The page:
References

Ali, H., and Mishra, V. (2018). Increase in subdaily precipitation extremes in India under 1.5 and 2.0°C warming worlds. Geophys. Res. Lett. 45, 6972–6982. doi:10.1029/2018GL078689

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Singhal, A., and Jha, S. K. (2021). An application of multiple-point statistics downscaling approach over North-West Himalayas in avalanche-prone areas. Int. J. Climatol. 42, 1902–1921. doi:10.1002/joc.7342

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Keywords: precipitation extremes, atmospheric circulation, numerical weather prediction, southwest vortex, urban flooding

Citation: Jha SK, Müller-Thomy H and Cho J (2022) Editorial: Extreme precipitation events: Spatio-temporal connections, forecasting, generation, impact analysis, vulnerability and risk assessment. Front. Earth Sci. 10:1050027. doi: 10.3389/feart.2022.1050027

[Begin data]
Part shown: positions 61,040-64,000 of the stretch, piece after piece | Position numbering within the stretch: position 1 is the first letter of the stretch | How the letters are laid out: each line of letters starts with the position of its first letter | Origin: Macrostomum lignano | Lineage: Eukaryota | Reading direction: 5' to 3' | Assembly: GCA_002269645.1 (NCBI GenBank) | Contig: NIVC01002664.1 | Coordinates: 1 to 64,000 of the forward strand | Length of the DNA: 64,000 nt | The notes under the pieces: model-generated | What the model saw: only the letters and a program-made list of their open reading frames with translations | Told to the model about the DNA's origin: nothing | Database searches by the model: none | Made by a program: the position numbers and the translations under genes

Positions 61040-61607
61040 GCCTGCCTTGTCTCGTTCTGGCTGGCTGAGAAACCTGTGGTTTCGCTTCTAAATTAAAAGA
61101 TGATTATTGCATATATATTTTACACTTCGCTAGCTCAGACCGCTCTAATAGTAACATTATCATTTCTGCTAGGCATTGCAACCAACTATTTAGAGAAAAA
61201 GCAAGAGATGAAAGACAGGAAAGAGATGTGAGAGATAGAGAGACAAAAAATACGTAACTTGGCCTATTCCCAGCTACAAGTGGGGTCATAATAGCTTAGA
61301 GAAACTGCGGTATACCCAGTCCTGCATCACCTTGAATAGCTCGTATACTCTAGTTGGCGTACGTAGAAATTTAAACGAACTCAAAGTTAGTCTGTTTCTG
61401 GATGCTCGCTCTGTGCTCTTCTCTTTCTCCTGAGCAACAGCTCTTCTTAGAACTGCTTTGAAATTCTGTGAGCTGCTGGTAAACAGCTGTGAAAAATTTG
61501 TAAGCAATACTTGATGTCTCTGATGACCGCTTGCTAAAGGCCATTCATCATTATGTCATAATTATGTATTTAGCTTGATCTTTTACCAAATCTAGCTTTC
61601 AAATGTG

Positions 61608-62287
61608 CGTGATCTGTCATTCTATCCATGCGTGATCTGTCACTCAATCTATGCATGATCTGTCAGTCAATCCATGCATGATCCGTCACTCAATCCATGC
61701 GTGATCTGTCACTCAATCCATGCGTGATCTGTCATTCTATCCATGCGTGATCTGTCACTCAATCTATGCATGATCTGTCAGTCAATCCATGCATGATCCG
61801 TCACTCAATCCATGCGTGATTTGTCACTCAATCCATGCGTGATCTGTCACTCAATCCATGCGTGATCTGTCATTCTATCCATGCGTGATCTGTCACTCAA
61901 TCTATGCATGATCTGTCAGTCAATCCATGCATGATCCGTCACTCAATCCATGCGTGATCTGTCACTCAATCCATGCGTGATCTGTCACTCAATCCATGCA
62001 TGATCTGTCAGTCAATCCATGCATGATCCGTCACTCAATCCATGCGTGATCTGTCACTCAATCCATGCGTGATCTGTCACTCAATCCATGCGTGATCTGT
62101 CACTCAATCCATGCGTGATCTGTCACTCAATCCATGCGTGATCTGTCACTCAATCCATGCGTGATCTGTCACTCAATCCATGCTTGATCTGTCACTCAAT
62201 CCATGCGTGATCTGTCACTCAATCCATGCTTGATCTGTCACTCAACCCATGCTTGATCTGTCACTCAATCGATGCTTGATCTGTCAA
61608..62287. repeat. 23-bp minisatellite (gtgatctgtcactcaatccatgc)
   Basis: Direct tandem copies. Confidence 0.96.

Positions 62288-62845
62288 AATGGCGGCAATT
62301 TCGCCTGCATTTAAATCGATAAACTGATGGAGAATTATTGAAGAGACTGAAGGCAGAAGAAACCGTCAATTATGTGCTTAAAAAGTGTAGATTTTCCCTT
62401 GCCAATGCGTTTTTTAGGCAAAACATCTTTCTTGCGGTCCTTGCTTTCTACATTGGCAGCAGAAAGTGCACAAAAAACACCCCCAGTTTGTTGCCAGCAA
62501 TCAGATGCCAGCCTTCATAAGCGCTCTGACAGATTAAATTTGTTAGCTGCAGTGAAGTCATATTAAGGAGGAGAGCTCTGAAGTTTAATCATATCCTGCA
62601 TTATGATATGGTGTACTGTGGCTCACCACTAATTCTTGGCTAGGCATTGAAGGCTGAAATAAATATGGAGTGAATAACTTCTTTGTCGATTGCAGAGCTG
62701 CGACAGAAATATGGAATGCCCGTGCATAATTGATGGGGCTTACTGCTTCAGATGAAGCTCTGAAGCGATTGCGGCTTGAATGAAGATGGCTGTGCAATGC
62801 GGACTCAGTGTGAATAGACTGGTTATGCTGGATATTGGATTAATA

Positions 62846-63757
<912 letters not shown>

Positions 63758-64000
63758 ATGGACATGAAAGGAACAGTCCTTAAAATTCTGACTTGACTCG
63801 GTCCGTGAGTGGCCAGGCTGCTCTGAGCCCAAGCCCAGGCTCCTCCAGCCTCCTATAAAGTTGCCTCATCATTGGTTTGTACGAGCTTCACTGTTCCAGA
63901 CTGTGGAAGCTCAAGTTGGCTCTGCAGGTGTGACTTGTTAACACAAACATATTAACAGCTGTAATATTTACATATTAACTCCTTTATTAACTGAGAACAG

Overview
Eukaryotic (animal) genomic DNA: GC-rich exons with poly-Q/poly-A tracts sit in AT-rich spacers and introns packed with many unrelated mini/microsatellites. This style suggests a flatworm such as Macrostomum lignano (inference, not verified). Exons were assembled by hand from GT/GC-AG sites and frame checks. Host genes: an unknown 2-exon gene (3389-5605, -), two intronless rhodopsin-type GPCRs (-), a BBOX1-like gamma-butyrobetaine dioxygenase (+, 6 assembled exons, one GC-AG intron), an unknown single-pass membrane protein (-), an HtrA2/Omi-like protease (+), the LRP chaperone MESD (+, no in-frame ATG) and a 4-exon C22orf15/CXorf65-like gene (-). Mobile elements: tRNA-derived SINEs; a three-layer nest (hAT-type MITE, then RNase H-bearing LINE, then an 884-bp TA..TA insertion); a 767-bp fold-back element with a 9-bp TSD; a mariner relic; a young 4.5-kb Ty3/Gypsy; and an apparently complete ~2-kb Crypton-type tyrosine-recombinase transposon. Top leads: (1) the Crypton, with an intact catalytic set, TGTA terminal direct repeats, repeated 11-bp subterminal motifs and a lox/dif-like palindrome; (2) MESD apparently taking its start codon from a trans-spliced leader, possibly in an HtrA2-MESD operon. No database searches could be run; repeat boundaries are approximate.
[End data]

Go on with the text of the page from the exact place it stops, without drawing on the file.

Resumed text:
Received: 21 September 2022; Accepted: 06 October 2022;
Published: 21 October 2022.

Edited and reviewed by:

Wouter Buytaert, Imperial College London, United Kingdom

Copyright © 2022 Jha, Müller-Thomy and Cho. This is an open-access article distributed under the terms of the Creative Commons Attribution License (CC BY). The use, distribution or reproduction in other forums is permitted, provided the original author(s) and the copyright owner(s) are credited and that the original publication in this journal is cited, in accordance with accepted academic practice. No use, distribution or reproduction is permitted which does not comply with these terms.

*Correspondence: Sanjeev Kumar Jha, sanjeevj@iiserb.ac.in

Previous work by this author has been published under the name Hannes Müller

ORCID: Hannes Müller-Thomy, orcid.org/0000-0001-5214-8945